In my clothing, I was rigged out in sailor style. I had on a red shirt and a tarpaulin hat and black cravat, tied in sailor fashion, carelessly and loosely about my neck. My knowledge of ships and sailor’s talk came much to my assistance, for I knew a ship from stem to stern, and from keelson to cross-trees, and could talk sailor like an “old salt.

Douglas boarded a northbound train. He had no “free papers” showing that he was not a slave, but had borrowed a “sailor’s protection” from a free black sailor. The protection allowed free black sailors to travel between ports. He wrote:

On sped the train, and I was well on the way to Havre de Grace before the conductor came into the negro car to collect tickets and examine the papers of his black passengers. This was a critical moment in the drama. … Seeing that I did not readily produce my free papers, as the other coloured persons in the car had done, he said to me, in a friendly contrast with that observed towards the others : ” I suppose you have your free papers ? ” To which I answered : ” No, sir ; I never carry my free papers to sea with me.” ” But you have something to show that you are a free man, have you not?” “Yes, sir,” I answered ; ” I have a paper with the American eagle on it, and that will carry me round the world.” With this I drew from my deep sailor’s pocket my seaman’s protection, as before described. The merest glance at the paper satisfied him, and he took my fare and went on about his business. 

Douglass counted himself fortunate that the conductor did not look closely at the sailor’s protection as it described a very different looking individual from himself. From the train, he traveled by ferry, another train and by steamer to Philadelphia and New York. In New York, he married Anna Murray, a free black woman that he had known in Baltimore.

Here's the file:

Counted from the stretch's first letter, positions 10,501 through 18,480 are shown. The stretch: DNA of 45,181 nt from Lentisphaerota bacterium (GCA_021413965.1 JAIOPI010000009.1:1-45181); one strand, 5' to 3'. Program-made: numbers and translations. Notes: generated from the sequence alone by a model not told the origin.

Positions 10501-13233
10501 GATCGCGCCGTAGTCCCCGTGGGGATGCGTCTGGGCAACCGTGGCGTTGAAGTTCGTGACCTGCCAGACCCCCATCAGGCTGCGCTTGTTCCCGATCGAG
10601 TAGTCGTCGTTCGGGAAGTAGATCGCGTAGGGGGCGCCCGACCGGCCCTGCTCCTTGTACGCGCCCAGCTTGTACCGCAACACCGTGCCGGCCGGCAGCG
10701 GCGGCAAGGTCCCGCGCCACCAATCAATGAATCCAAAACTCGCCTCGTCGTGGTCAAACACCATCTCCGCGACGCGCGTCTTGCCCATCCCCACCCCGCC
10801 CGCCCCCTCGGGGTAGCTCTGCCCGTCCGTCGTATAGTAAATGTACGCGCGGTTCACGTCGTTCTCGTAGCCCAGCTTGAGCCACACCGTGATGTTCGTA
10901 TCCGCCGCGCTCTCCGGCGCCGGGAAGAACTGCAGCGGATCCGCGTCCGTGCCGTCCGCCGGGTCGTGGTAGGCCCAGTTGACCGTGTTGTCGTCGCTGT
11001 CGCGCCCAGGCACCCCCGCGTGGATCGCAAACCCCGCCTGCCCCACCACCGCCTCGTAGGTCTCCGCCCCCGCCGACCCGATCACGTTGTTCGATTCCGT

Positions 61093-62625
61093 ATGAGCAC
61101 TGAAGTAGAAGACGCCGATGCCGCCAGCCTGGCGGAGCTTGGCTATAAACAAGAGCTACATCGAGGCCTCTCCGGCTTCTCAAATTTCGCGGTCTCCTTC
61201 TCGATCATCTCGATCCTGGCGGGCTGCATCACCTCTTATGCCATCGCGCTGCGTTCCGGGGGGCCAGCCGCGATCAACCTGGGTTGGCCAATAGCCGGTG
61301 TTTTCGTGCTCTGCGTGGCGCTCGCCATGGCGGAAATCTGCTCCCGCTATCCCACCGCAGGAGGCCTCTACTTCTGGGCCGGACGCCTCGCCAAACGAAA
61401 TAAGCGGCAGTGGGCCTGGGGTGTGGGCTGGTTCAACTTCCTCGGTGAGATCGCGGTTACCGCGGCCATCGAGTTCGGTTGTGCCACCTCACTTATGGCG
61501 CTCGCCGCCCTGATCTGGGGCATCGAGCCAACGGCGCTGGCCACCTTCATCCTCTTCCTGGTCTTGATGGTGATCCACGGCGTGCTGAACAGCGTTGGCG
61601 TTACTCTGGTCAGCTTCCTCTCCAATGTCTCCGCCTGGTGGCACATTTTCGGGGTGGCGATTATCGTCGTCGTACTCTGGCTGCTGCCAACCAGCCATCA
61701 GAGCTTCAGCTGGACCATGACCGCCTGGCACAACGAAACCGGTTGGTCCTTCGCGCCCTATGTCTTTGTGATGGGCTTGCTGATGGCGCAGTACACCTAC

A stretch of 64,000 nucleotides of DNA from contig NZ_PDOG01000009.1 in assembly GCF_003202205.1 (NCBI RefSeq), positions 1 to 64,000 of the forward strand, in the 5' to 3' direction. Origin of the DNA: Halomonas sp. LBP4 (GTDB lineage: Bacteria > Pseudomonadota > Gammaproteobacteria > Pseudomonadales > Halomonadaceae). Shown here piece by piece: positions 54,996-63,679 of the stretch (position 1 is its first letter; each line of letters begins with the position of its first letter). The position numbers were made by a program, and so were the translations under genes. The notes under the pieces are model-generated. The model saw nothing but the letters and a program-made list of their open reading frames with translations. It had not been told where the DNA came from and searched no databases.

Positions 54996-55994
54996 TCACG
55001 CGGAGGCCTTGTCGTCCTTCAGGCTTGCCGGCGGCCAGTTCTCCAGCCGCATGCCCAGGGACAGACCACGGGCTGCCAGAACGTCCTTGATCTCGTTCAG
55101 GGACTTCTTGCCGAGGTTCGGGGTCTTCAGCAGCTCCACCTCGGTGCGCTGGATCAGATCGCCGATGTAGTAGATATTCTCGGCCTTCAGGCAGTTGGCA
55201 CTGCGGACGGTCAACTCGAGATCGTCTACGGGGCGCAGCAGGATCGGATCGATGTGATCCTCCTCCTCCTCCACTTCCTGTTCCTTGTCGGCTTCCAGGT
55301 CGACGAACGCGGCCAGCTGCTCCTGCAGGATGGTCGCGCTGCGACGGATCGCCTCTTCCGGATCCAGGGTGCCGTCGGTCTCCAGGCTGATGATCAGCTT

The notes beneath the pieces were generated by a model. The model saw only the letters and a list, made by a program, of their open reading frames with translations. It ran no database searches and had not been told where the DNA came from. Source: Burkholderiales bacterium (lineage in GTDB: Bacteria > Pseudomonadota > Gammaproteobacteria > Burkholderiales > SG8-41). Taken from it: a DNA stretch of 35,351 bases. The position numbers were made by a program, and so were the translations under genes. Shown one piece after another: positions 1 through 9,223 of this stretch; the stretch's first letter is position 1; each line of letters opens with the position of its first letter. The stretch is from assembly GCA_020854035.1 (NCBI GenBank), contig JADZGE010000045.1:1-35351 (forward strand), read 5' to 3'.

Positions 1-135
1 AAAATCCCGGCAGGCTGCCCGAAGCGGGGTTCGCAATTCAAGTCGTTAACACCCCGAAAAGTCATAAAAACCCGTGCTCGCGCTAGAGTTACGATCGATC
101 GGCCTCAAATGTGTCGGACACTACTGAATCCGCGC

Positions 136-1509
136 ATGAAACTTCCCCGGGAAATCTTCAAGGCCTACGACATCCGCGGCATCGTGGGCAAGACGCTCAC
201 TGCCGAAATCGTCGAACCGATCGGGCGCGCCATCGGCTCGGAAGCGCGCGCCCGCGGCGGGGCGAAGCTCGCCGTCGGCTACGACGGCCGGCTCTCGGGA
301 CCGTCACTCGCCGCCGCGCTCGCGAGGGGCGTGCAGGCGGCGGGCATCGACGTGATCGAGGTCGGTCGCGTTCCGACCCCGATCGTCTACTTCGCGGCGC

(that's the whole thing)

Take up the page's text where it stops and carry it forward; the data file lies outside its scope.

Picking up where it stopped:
They moved to New Bedford, Massachusetts in 1839. The Quaker whaling port was a hot-bed of the abolitionist movement. Douglass would give his first abolitionist speech at the Massachusetts Anti-Slavery Society’s annual convention on the island of Nantucket in 1841. It would be the first of thousands of speeches and editorials that he would give or write condemning the institution of slavery.

He wrote his first autobiography in 1845, Narrative of the Life of Frederick Douglass, an American Slave, which was a best seller. Within three years, the biography had been reprinted nine times, with 11,000 copies circulating in the United States. It was also translated into French and Dutch and published in Europe. Money from the book as well as help from supporters in England provided Douglass with the means to legally buy his freedom in 1846.  

In 1855, Douglass published My Bondage and My Freedom. In 1881, Douglass published Life and Times of Frederick Douglass, which he revised in 1892.

While one uninformed individual and his press secretary recently implied that Frederick Douglas is still alive, Douglas did, in fact, die of a massive heart attack on February 20, 1895.